16 November 2008

How is Sentosa's natural shore doing?

Sentosa's natural shores are also under pressure from major reclamation and works that are ongoing for the Sentosa IR.Labrador Nature Reserve is just opposite Sentosa's natural shores, marked by the green Tanjung Rimau beacon.Here's a view of Sentosa's natural shore from the Labrador Promenade.

From Labrador, we can see the works going on near Sentosa's cable car tower.The seawall appears built.And it seems to extend only to a portion of the Sentosa shore.This reclamation affected shores there, which were teeming with hard corals and other marine life.These very large hard corals were right under the cable car tower. More about the reclamation on the Sentosa shore on the wildsingapore website.Now it seems the remaining shores that were not affected by the new seawall will be impacted by the staging area to be set up on the shores over the next seven months.

We joined the Naked Hermit Crabs who were doing preparations on Sentosa for their upcoming free public walk there.From the Sentosa shore, we could see the works going on near Labrador.How is the Sentosa shore doing with all these impacts?

Although the shores were a lot 'quieter' in terms of marine life than in the past, it is still very much alive.

There were lots of leathery soft corals (Family Alcyoniidae), although most specimens were smaller than those seen on our other Southern shores. These colonial animals are made up of countless tiny polyps, each with tentacles with tiny branches.
This is what I call the Omelette leathery coral. This was the most commonly seen on Sentosa on our trip.Small leathery corals often look like disk-shaped mushrooms.
This is what I call the Black-and-white leathery coral because it is black when the polyps are expanded, and white when the polyps are retracted.
This is what I call the Smooth leathery coral. I'm still awaiting help to get these animals identified.This leathery coral with tiny fingers I couldn't place even in my rudimentary grouping, because I couldn't see its polyps.Hidden among the leathery soft corals were tiny filefishes (Family Monacanthidae). These fishes can change their colours and often match the colour of their sheltering soft coral.They also bend their bodies to match blend into the soft coral! Which makes it very difficult to take a good photo of the entire fish.Here's one that happened to poke its head out. The filefish has a movable 'spine' on its head.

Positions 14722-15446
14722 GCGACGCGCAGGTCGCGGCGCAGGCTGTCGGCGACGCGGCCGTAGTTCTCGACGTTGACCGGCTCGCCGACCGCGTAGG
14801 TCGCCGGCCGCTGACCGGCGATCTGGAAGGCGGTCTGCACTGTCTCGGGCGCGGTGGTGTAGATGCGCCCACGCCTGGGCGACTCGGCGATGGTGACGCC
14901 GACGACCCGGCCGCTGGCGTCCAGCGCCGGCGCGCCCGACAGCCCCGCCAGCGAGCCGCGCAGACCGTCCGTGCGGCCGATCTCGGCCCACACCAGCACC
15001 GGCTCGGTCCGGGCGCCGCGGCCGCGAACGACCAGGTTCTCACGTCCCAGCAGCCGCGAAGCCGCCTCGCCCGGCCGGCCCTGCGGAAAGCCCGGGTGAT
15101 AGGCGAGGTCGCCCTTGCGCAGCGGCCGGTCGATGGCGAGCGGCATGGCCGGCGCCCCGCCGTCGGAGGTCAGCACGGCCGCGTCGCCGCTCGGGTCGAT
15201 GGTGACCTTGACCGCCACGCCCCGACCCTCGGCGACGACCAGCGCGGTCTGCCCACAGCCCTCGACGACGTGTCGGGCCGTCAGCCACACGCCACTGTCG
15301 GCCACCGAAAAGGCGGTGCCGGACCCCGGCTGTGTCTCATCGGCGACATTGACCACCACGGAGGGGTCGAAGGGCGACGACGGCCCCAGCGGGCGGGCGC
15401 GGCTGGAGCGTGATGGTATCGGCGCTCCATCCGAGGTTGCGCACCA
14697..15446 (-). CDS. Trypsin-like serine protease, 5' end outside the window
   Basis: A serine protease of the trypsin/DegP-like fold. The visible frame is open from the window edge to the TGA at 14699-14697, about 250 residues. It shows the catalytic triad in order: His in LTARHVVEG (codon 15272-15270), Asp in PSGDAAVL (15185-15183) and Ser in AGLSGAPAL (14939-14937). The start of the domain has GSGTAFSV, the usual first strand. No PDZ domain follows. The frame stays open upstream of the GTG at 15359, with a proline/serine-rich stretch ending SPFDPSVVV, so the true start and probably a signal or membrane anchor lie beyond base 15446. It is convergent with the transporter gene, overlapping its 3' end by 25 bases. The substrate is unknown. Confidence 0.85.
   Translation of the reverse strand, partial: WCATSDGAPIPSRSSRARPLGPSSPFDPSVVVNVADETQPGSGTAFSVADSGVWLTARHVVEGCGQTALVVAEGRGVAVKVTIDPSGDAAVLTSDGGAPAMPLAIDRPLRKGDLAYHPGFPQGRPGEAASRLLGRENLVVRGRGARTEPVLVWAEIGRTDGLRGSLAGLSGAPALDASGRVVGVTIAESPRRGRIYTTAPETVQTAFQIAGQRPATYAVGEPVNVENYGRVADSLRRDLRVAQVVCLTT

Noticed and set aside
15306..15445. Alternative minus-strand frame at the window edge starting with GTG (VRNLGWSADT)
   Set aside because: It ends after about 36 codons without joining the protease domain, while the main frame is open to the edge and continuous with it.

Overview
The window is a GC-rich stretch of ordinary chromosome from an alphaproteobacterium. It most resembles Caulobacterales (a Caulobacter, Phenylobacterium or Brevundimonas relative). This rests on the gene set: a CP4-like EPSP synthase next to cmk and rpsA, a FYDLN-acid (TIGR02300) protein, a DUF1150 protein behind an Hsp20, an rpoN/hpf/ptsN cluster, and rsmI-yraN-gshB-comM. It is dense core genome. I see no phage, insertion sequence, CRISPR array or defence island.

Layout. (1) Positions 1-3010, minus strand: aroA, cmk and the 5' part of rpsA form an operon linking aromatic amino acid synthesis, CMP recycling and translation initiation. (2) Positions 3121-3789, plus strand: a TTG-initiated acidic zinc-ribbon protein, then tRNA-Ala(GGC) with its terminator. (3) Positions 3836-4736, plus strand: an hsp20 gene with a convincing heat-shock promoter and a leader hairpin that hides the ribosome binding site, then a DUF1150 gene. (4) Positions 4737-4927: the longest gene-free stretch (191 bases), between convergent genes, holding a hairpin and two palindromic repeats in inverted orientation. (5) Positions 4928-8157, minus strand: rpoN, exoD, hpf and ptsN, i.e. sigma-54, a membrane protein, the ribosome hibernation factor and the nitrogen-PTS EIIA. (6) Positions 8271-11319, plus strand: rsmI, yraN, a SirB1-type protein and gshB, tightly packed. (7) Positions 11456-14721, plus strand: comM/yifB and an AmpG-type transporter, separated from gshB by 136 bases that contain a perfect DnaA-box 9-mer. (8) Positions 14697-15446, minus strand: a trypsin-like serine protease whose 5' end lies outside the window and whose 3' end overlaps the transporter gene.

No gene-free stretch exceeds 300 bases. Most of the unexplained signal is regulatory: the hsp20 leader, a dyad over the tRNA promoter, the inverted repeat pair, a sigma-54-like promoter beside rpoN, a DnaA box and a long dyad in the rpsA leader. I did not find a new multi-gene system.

There were many scattered colonies of hard corals too. Many were small. Hard corals are colonies of tiny polyps too.Most of the hard corals were Porites hard coral (Porites sp.) with tiny polyps and corallites. Most are brown, but this green one might be a porites too.Although it looks similar to Porites, this is a Sandpaper hard coral (Psammocora sp.) with tiny TINY polyps forming flower-like corallites.Another Sandpaper hard coral, but this colony has a crinkled colony surface.This one is a Goniopora hard coral (Goniopora sp.) with tiny polyps. It used to be more commonly seen on this shore.Forming disks or ruffled plates, this is a Disk hard coral (Turbinaria sp.).There were also several colonies of colourful Favid hard corals (Family Faviidae), some forming boulders.Others are more encrusting.And a large sausage-shaped Favid hard coral that was glowing in the dark! Marcus also saw one long mushroom coral (Family Fungiidae).

More about the common shapes and textures of our hard corals on the wildsingapore website.

Pretty animals encountered include the colourful and highly poisonous Mosaic crab (Lophozozymus pictor). There were also many swimming crabs (Family Portunidae) and red egg crabs (Atergatis integerrimus).And a well camouflaged False scorpionfish (Centrogynes vaigiensis).This fish actually belongs to the family of groupers and is not toxic.One sure sign that it's not a scorpionfish is the nose flaps! More about how to tell apart fishes that look like stones on the wildsingapore website.

An amazing fish sighting was Andy who found a friendly Blue spotted fantail ray (Taeniura lymma). He said it was really small and obliging, allowing him to film it for some time. As we talked about it over dinner, given its small size and naive behaviour, we thought it might perhaps literally have just been born. So Sentosa's reefs may thus shelter young marine life.

And another amazing combi fish-shrimp sighting, Marcus said he stalked a shrimp goby and its snapping shrimp companion for a long time on this shore. Wow!

I must have been channeling Chay Hoon yesterday as I kept seeing TINY things. Haha.These tiny TINY sap-sucking slugs which are probably some sort of Elysia.They were everywhere. Chay Hoon used to say this all the time, and I still couldn't find them. Yesterday, I did! Ivan found yet more weird slugs too.Also everywhere, these tiny little bug-like animals that were on the Tape seagrasses. Marcus thinks they are probably amphipods, a group of crustaceans that include the beachfleas.

As the tide turned, we headed for higher shores and encountered land hermit crabs, ghost crabs, spiders in the natural caves in the cliffside and alas, lots of trash as well.Sentosa seems to be hanging in there despite the pressures. We can only hope for the best.

Come join the Naked Hermit Crabs on their guided walk there to see it for yourself.

Other blogs about this trip

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